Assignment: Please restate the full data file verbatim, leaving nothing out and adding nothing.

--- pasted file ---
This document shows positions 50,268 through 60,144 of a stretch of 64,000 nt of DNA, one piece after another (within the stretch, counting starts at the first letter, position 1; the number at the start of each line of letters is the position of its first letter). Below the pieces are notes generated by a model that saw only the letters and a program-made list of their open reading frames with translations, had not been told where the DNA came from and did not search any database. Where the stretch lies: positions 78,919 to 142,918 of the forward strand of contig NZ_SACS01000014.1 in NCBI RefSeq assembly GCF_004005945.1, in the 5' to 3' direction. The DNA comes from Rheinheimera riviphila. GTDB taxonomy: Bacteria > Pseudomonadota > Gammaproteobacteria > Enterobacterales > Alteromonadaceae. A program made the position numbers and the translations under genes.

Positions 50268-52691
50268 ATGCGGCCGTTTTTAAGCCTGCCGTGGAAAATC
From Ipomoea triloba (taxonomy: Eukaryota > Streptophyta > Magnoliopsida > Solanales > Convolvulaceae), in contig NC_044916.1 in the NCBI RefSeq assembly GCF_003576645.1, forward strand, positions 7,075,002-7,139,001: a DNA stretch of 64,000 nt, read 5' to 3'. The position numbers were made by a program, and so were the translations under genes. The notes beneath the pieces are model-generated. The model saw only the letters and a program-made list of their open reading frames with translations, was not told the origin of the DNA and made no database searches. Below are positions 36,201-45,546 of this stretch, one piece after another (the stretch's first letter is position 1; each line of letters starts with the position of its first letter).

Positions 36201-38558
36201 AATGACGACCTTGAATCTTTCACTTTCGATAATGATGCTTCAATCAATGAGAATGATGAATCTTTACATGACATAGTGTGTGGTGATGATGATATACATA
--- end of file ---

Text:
This document shows positions 50,268 through 60,144 of a stretch of 64,000 nt of DNA, one piece after another (within the stretch, counting starts at the first letter, position 1; the number at the start of each line of letters is the position of its first letter). Below the pieces are notes generated by a model that saw only the letters and a program-made list of their open reading frames with translations, had not been told where the DNA came from and did not search any database. Where the stretch lies: positions 78,919 to 142,918 of the forward strand of contig NZ_SACS01000014.1 in NCBI RefSeq assembly GCF_004005945.1, in the 5' to 3' direction. The DNA comes from Rheinheimera riviphila. GTDB taxonomy: Bacteria > Pseudomonadota > Gammaproteobacteria > Enterobacterales > Alteromonadaceae. A program made the position numbers and the translations under genes.

Positions 50268-52691
50268 ATGCGGCCGTTTTTAAGCCTGCCGTGGAAAATC
From Ipomoea triloba (taxonomy: Eukaryota > Streptophyta > Magnoliopsida > Solanales > Convolvulaceae), in contig NC_044916.1 in the NCBI RefSeq assembly GCF_003576645.1, forward strand, positions 7,075,002-7,139,001: a DNA stretch of 64,000 nt, read 5' to 3'. The position numbers were made by a program, and so were the translations under genes. The notes beneath the pieces are model-generated. The model saw only the letters and a program-made list of their open reading frames with translations, was not told the origin of the DNA and made no database searches. Below are positions 36,201-45,546 of this stretch, one piece after another (the stretch's first letter is position 1; each line of letters starts with the position of its first letter).

Positions 36201-38558
36201 AATGACGACCTTGAATCTTTCACTTTCGATAATGATGCTTCAATCAATGAGAATGATGAATCTTTACATGACATAGTGTGTGGTGATGATGATATACATA